Apoorva Mehta
Apoorva Mehta

Get ready for the online grocery wars.

Instacart, the San Francisco-based grocery delivery company founded by former Amazon engineer Apoorva Mehta, just opened for business in Seattle.

Interested users inside Seattle proper can order groceries from QFC and Costco through Instacart’s mobile or Web apps, and get everything from fresh lettuce to cartons of milk delivered within an hour.

Instacart is a bit different from Amazon Fresh — whose lime green delivery trucks have become commonplace on the streets of Seattle over the past seven years.

It relies on a team of personal shoppers, armed with smartphone apps, to go out and purchase food from local stores and then deliver it to users.

Users order groceries from their neighborhood store, as well as get products from Costco without holding a membership. That’s a sharp contrast to Amazon’s model of working with its own warehouses and truck fleets, and it allows Instacart to offer on-demand delivery.

Instacart's delivery area in Seattle
Instacart’s delivery area in Seattle

The company is only offering delivery in Seattle proper, though its regional roll-outs start small and expand later. The company has to train personal shoppers, as well as ensure that there are enough stores in the right places in order to provide rapid delivery.

People interested in figuring out the price difference between Instacart and their local bodega might have a tough time, though. Susie Sun, a City Launcher for Instacart in charge of Seattle, declined to provide specifics about the company’s pricing.

Susie Sun
Susie Sun

“We work with different stores in different ways, so as a whole, our prices are our own,” she told GeekWire. “Sometimes it’s similar, sometimes it’s higher, sometimes it’s lower.”

The company sees a lot of potential in this expansion, and not just because of the competition with Amazon Fresh.

Sun told GeekWire that Seattle was among its most requested cities since the company launched.

In a press release, Mehta said that he believes Seattle’s young, tech-savvy population, combined with its rainy climate, will be a profitable mix for the company.

1-Instacart-HeroThe news comes two weeks after the company posted a job listing for a pair of City Managers to work on the company’s operations in the Emerald City. Seattle is Instacart’s ninth city, joining New York, Los Angeles, Chicago, San Francisco, and Washington, D.C.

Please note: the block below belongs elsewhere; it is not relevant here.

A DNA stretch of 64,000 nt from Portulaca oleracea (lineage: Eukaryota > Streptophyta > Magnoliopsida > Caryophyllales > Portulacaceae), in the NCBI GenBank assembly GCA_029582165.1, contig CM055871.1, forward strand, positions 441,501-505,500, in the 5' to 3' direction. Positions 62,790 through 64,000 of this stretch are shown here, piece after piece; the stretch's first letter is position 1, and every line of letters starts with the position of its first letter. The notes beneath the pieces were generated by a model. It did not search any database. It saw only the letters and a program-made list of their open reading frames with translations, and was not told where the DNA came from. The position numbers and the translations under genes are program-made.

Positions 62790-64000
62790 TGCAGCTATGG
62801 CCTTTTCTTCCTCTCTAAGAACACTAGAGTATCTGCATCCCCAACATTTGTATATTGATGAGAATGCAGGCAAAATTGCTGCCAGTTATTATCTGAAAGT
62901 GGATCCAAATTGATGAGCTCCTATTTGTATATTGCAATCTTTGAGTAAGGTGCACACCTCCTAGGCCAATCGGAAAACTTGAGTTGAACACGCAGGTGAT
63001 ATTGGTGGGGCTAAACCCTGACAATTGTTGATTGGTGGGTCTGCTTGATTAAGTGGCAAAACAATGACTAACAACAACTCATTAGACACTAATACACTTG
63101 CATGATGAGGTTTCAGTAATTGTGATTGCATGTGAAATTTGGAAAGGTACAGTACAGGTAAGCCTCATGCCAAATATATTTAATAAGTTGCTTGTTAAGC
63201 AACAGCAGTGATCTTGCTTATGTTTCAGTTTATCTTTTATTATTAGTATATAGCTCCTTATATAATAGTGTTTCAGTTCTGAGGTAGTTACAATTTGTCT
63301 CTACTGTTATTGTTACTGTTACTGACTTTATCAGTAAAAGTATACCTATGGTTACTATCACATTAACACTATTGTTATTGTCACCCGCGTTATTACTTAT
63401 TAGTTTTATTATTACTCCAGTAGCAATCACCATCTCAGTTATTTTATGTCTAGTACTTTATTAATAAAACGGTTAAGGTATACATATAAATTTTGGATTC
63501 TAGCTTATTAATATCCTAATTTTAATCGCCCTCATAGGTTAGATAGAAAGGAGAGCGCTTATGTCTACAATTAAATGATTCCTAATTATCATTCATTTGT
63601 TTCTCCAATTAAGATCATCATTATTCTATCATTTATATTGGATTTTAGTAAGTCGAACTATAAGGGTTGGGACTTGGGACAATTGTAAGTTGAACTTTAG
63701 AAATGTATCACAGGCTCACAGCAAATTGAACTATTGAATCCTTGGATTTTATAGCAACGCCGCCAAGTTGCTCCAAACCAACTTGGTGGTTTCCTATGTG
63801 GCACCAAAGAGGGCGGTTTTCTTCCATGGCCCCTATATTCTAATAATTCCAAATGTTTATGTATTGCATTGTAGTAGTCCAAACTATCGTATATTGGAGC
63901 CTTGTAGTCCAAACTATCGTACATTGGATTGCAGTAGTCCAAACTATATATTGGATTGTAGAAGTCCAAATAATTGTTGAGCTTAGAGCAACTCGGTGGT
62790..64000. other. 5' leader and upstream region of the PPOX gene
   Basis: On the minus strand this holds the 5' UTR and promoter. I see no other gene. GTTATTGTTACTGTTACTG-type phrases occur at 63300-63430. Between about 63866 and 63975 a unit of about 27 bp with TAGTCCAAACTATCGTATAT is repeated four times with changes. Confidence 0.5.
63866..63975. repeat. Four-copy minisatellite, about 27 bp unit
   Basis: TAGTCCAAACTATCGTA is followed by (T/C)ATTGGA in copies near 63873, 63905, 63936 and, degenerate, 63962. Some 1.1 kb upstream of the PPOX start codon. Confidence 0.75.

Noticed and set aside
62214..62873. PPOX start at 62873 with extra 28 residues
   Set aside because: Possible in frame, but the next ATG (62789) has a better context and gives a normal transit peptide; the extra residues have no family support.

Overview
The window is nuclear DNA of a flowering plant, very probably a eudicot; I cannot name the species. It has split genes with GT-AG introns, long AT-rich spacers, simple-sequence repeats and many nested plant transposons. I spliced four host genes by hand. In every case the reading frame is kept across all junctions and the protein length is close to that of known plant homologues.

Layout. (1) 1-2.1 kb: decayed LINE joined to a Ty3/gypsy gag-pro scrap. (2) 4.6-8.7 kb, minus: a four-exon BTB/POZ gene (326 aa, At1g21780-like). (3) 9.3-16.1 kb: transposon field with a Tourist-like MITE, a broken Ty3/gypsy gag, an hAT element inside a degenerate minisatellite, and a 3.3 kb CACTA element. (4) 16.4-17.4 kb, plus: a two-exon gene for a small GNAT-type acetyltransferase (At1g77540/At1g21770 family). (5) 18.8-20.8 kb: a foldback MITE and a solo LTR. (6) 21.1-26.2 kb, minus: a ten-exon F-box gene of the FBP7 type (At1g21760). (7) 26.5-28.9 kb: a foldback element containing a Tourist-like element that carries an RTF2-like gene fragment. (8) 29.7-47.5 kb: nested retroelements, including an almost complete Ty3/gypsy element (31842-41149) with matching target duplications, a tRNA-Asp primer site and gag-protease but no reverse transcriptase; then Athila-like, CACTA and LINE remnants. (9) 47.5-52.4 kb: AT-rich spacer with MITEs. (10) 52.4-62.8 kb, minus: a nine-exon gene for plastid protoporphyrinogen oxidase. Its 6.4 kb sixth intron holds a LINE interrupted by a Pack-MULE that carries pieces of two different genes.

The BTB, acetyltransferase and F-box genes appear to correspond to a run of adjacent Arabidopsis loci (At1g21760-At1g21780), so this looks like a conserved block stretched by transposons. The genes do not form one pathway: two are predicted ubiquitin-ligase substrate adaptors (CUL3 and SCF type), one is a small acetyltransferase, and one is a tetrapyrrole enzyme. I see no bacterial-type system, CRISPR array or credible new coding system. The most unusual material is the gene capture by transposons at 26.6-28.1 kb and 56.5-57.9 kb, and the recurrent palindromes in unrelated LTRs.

Instacart is pulling out all the stops to try and ensure its launch in Seattle will be successful. For the first time in the company’s history, Seattleites who place an order with Instacart from now until May 18 will get a month of free shipping.

In addition, three people who place an order and then tweet about the service with “#InstacartSEA” will receive a free year of delivery. The moves seem like a clear effort to push Amazon Fresh customers to try out the service.

After the promotional period, standard delivery within two hours of ordering costs $3.99 per order. Users interested in one-hour delivery will have to pay $14.99 an order.

For people who are interested in free delivery but don’t win the sweepstakes, they can purchase an Instacart Express subscription for $99 a year, which will give them free delivery within two hours of their order.

Comments

  • Kary

    This one actually makes sense since they include Costco. I find it impossible to get out of Costco for less than $200, so they could probably charge $50 delivery and I’d still be ahead!

  • Lawrence Lam

    Doesn’t include Eastside, huh. Just Seattle-proper?

    • Blair Hanley Frank

      So far, anyhow. Instacart usually starts with a relatively small coverage area and then expands from there. Here’s their coverage map for Seattle: https://www.instacart.com/locations/seattle/

    • Seattleite

      Not even all of Seattle proper, it seems. Their delivery map shows that they don’t serve anything north of the Greenwood/Crown Hill/Maple Leaf neighborhoods – such as Northgate, Broadview, Lake City, Pinehurst, Bitter Lake, etc.

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